And so, what does this mean for our future? It means it has been sold out. It has been long sold out. Property of power and power has no interest in the future. Control of the future and its image is the new ideology that binds mankind. It holds behind this ideology the force of world destroying weapons, mind altering surgery and cybernetics. It tells us there is no future to have. We are there. Or if we are not there, to trust the future in power itself. And what does power say is the future? The past. Back to imperial dictatorship. Back to slavery. Back to private capital and back to class division. Back to castles to courtiers and plate armor. Back to living and dying by the sword and the death to imagination!

And people, my brothers. I offer in my own imagination the future itself. I offer no conceptualization of it, because that is yours to decide as it is my own. The dogma of power that drives man to fear themselves and the universe is a weak one. It is a glass cannon, swift to act and incinerate millions before the sword but a swift punch to it wavers with. It dreams itself to be immovable, perfect. It relies on the supports of centuries and millenia old ideas and ways, far removed from the times in which we live, corrupting the present as it steals the future away from our mind, our imagination.

The specter that haunts all mankind, dictating our actions from a millenia of graves will need to be excised. All churches be burned, all iconography be smashed, all state apparatus dismantled. From the detritus to be left behind and the smattering of its images into its individual parts we will leave it behind, or more accurately reconstruct it as a present idea of our time, from whence we will move ahead into a more unique future. The light that shall burn will illuminate the dark cavern ahead of us, and we can find our lost future.”

The man stopped speaking. He clicked a button on the screen and the computer stopped recording audio. He hit another button and it began compiling the information into a formalized file. Soon enough this audio file would be sent out into space towards their intent. They would not be physically going. Behind him on a blue tooth speaker a ghostly song, that spoke laconically of the very historic specters that haunted today. A stylistic figment, plucked from the past itself in one part irony, in one part statement. A sort of artistic touch, to make that statement. It should have been picked up.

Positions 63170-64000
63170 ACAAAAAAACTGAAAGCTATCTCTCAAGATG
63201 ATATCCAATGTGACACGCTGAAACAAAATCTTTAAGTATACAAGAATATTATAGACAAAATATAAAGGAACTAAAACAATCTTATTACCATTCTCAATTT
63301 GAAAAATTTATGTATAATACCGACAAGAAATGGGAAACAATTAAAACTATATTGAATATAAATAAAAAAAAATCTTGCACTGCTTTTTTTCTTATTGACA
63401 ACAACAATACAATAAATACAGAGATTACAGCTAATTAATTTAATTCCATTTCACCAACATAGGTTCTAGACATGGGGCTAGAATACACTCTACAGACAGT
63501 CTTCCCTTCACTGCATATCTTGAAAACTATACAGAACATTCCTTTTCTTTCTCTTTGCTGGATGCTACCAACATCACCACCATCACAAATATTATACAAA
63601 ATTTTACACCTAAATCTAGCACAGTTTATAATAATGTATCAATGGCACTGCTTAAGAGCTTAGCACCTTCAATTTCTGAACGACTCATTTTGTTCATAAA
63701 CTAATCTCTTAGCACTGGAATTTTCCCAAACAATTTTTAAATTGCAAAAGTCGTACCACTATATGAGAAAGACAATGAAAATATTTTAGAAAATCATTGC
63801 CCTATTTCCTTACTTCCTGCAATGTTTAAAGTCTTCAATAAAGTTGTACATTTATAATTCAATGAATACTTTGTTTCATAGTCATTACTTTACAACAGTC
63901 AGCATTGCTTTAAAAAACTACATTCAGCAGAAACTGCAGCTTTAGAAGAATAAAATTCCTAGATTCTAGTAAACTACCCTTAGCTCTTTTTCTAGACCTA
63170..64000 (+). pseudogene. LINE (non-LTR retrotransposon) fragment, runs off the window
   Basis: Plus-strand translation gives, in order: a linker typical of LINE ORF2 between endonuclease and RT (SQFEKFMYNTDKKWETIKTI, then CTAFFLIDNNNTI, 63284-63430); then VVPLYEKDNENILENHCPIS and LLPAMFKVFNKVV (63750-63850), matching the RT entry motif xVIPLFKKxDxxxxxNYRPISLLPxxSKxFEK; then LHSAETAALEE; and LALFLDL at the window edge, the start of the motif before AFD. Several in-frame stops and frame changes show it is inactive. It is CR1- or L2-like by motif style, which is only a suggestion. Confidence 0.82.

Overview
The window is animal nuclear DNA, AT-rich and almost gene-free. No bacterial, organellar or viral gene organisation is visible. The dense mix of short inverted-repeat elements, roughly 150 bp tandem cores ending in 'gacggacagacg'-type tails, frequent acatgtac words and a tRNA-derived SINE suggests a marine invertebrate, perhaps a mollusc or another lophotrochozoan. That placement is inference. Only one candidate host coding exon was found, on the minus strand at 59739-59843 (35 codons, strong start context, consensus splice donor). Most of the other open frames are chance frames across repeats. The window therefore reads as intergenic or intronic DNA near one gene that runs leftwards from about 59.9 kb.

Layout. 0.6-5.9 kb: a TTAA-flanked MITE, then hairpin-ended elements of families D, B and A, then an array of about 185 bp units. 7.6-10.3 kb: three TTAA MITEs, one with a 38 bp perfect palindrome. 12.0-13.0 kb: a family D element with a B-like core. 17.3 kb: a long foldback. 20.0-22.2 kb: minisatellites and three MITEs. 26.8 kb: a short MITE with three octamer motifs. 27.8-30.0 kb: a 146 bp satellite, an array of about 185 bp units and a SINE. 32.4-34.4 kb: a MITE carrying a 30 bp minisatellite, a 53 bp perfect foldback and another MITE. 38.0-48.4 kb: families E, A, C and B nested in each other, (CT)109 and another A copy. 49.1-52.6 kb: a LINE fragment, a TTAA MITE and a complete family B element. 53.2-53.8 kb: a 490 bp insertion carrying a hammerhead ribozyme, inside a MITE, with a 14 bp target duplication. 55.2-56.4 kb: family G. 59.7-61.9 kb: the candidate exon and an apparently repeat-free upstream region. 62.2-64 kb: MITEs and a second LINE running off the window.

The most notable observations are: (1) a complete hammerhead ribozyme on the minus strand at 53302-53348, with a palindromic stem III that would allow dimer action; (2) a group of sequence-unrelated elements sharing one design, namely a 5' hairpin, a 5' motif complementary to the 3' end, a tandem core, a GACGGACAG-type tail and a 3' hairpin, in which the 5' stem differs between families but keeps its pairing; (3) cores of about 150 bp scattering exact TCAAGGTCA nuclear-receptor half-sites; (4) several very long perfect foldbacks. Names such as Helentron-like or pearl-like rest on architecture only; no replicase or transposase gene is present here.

Now done with it though he did not turn it up but raised from the comfort of his seat and moved about his cabin. It was small, bare bones. This ship had once been an industrial one and smaller than most in the Free Association. The walls were bare metal, showing pipes and wires that were straddled tightly to the walls. He could hear the low rumbling, barely imperceptible beneath the sound of the music he was playing.

Parked next to the chair was the bed, large and soft with a collection of red sheets and blankets thrown over it. In the niche it was set in were collections of books, scraps of paper, and a television screen. Elsewhere along the walls were old photos, collected posters. It all piled up as the years had gone by. The man couldn't remember how long it had been. Had to be going on to a few decades now. He tossed the tablet computer he had used on it, and let it do its work as he rose and went to the open bathroom in the corner, only a curtain separated the toilet and shower from the rest of the industrial world around it.

He went to the sink and washed his face. He could feel the sweat on his face. He was anxious, that much he could feel. He felt his heart beat in the veins of his neck, his head pulsed. He was clouded with doubts over whether he had said the right words this time. If he had left anything out. He half considered going back and making the speech all over again. It would have been the fifteenth time. That much he was sure. There were fourteen older files on the computer of his fourteen tried attempts. No, he would have to resign himself. This was it. Maybe later, if there was a later. This was his first time. Or rather his first time at this particular thing. He had been involved in and organized other things like this but usually after someone who posed a direct threat to the Association. No, this time he was acting on his own power. And the men called him captain for that.

He looked up into the mirror. He was a rough and unshaven man, somewhere in his middle years. His eyes were framed with lines, thin and wire like they formed a pair of reefs around his eyes, of which they were some dull steel-blue bauble. His brows were thinning, gray, barely there like his receding hairline. His nose had been broken, two or three times; it was bent all to hell now, it was a miracle he could breath.

The door to his cabin opened and he looked over. There standing in the door was a short narrow framed black woman. He face was dour and stoic, eyes cold and bracing. “Are we ready, Mr. Spectre?” she asked, almost buisiness like.